The rev of the old bike's engine rattled through the dense breeze in her face. Despite the heavy winds, however, the hot sun still managed to soak through to her bones. In any case, she consoled herself, the sooner she arrived, the sooner she could get out of the damnable heat.

The salt flats spread fiercely in all directions, as if to protest her dream of deliverance, insisting upon their own inescapable infinity. Even so, Lacy still knew; she may not have ever been there before, but just beyond the mountain pass was the next town—the academy, too. And an Aeon, she reminded herself.

Held tightly in one of her saddlebags, lest they flutter off free into the air, were the papers that declared Lacy a new instructor at the academy. It had taken some finagling, calling in favors from old acquaintances she knew wouldn't snitch, to put herself in such a position. When the compass-director had made it apparent that the next closest Aeon was in Soliloquy, she packed her bags and gathered all the resources she could. If for no other reason than that it would be exciting to really be a part of a school for the first time, Lacy knew joining the faculty would give her the best bird's-eye-view of the situation without attracting attention—well, not too much attention.

As she approached the mountains, the beige flats remained the same, and drawing closer to the unimaginably dense wall of rock that separated her from her destination seemed only to make the world hotter; heat seemed to emanate from the mountains themselves, like the coals of an oven or the wood of a fire. With a startling blast, however, she entered the nearly pitch-black tunnel ahead—a leftover from the old world, back before heaven's fall—which took her and the hazy, heated air through the mountains. The tight space seemed only to compress the heat into something far worse, but by the end of the tunnel, the deliverance she had been expecting arrived at last.

With all the force of a punch to the face, the hot air evaporated into a cool atmosphere, and the salt flats were replaced by lush green sprawls of pasture, and densely packed spreads of forestry, with bubbling treetops to greet her like waving hands as Lacy drove in on the old freeway. Dead ahead was the sea, bringing in the cool breeze, which was trapped by the mountain range now over her shoulders; and between her and the sea, her destination—the city of Soliloquy, in which the academy awaited.

Slowing her bike to a more reasonable pace, Lacy entered Soliloquy's city limits. Perhaps calling Soliloquy a city was a bit generous, she realized as she drove farther in. There were towering buildings, and some shorter structures, old garages and what must have been banks and parking garages, but most of it was desolate, decrepit, and dead. The modest population of Soliloquy remained gathered toward the center of the old city, occupying and repurposing some of the bigger buildings into homes and a market. While this rebuilt pseudo-city was leaps and strides more cosmopolitan and developed than most of the other dives Lacy had gone through before, it still lacked anything like what the old city must have used to have, back when it still belonged to the old world. Now, it was like the body of an elephant, occupied by the spirit of a lion—even so, a lion's spirit the people truly were.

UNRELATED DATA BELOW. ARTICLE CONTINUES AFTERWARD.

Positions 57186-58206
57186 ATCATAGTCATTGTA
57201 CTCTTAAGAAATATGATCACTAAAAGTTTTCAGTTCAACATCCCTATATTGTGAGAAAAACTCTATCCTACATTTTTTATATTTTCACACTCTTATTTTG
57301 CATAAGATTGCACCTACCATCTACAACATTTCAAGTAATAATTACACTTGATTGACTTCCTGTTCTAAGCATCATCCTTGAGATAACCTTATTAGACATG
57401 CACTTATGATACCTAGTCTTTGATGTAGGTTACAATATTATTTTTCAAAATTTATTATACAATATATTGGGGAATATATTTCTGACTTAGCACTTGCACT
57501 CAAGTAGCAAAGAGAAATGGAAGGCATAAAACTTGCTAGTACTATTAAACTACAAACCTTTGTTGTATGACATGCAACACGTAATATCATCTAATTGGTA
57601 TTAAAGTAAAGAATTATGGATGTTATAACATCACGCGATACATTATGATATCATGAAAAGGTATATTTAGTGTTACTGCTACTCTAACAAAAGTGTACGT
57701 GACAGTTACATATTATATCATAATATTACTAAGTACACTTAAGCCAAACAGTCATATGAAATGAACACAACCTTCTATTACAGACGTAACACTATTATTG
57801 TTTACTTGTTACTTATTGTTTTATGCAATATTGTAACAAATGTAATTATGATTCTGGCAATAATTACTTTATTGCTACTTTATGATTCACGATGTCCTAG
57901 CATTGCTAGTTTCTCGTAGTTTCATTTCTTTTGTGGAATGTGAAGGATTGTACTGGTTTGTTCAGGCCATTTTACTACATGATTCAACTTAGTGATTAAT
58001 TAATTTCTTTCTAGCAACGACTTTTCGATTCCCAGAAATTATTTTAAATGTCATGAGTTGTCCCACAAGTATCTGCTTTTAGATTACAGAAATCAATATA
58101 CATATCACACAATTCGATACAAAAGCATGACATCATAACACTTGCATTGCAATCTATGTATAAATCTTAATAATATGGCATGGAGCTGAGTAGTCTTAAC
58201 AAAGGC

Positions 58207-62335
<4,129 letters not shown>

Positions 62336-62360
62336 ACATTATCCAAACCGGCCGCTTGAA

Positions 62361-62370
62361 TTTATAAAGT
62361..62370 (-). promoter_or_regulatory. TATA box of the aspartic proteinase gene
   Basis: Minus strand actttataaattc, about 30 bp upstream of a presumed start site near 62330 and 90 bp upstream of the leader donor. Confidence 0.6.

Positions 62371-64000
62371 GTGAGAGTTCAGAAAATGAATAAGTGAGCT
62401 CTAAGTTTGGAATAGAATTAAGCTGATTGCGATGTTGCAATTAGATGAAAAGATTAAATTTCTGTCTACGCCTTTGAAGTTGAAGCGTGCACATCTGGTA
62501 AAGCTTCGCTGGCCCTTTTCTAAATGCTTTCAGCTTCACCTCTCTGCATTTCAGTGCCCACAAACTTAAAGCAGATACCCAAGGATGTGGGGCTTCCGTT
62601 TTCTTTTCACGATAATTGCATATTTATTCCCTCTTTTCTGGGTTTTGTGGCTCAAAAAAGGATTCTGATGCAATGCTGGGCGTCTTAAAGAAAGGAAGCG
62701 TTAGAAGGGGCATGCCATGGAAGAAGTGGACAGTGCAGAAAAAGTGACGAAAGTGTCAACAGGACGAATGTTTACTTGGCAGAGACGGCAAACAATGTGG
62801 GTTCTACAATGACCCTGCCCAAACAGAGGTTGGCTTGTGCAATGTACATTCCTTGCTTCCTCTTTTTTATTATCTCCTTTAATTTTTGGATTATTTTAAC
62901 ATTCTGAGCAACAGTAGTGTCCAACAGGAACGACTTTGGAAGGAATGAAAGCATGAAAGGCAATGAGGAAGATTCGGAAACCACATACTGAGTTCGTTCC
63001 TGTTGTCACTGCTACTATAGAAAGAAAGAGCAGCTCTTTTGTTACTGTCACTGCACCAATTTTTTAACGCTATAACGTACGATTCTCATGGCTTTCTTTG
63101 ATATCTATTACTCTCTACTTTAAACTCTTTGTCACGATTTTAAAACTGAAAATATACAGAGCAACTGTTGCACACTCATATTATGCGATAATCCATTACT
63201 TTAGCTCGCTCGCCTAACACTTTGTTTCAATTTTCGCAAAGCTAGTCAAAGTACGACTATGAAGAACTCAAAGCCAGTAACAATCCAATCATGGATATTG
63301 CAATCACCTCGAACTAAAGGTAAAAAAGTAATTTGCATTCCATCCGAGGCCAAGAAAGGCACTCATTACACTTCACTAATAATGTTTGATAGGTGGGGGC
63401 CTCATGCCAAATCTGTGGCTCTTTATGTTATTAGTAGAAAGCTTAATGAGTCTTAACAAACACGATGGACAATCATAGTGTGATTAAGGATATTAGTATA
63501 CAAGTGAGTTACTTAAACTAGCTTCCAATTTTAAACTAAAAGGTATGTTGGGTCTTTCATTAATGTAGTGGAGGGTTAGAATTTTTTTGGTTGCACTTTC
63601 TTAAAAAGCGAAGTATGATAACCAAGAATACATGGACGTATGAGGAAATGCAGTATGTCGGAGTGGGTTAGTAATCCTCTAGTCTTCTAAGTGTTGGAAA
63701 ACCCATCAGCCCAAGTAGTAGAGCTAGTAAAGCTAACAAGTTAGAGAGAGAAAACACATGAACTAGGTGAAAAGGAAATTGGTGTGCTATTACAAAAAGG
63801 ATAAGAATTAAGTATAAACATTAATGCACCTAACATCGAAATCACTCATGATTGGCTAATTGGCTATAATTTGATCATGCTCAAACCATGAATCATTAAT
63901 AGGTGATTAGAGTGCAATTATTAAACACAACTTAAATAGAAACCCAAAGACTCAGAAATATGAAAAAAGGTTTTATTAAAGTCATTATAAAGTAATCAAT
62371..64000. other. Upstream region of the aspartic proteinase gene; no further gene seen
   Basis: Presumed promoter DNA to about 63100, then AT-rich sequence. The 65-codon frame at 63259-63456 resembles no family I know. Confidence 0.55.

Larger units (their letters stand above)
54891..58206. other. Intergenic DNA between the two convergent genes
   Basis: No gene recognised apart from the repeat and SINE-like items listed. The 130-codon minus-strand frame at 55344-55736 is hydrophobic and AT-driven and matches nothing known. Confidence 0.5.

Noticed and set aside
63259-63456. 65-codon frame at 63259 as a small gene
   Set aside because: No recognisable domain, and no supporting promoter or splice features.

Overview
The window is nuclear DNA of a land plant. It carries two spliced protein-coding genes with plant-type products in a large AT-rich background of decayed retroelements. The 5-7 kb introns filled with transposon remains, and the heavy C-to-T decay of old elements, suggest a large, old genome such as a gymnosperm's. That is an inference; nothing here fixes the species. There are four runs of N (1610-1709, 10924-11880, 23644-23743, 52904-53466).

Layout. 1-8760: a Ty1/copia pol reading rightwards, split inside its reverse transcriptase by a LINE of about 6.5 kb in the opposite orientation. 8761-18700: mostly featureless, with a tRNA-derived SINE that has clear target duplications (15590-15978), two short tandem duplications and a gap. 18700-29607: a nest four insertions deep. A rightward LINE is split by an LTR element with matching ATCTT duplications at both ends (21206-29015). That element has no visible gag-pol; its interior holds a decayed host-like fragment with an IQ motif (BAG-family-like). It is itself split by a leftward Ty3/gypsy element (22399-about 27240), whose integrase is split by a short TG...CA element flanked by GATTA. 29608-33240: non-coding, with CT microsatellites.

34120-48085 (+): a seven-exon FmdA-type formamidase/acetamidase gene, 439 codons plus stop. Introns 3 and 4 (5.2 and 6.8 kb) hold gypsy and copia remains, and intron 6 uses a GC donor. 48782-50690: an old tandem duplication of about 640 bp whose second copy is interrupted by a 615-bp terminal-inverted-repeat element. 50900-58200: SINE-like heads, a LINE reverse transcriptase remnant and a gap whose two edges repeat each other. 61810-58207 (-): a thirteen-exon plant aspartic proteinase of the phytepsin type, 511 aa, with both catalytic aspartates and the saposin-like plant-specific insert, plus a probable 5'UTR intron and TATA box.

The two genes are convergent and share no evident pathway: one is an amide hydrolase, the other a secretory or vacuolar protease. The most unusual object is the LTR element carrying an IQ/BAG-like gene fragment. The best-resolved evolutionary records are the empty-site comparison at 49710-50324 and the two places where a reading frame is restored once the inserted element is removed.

Catching understandable looks from many of the residents on her way, Lacy nevertheless didn't stop her bike until she reached her last stop. Rolling to a gradual halt, the bike's motor rumbling the frame between her legs, she looked up at what would be her home for the time being—the high-rising academy of Soliloquy. The tallest towers, in what had been the downtown area of this city with a forgotten name, had been reclaimed by the people and put to thorough use. The settlers of Soliloquy wanted their new settlement to revive the better institutions of their old world, before heaven's fall had demolished most of humanity. That meant industry, yes, but also education. And thus, in that vein, among Soliloquy's first projects was this, the academy. Several of the gray towers had been demarcated for classrooms, labs, and dorms, their insides cleaned out and then refurnished with more appropriate furniture and supplies, their outsides cleaned of the presumptuous vines and other greenery which had crawled their way up the building's faces in the meantime. It was a reclamation if there ever was one, only instead of reclaiming some natural spread from the industrializing wake of humanity—as was the inclination of many of the old world—this was the very opposite, the people's way of telling nature no when she attempted to retake them into her featureless undulations, to give the rest of the universe the impression that their own forms and creations might somehow be under her authority.

To Lacy, it felt like an insult that an Aeon might try to turn this place against the people.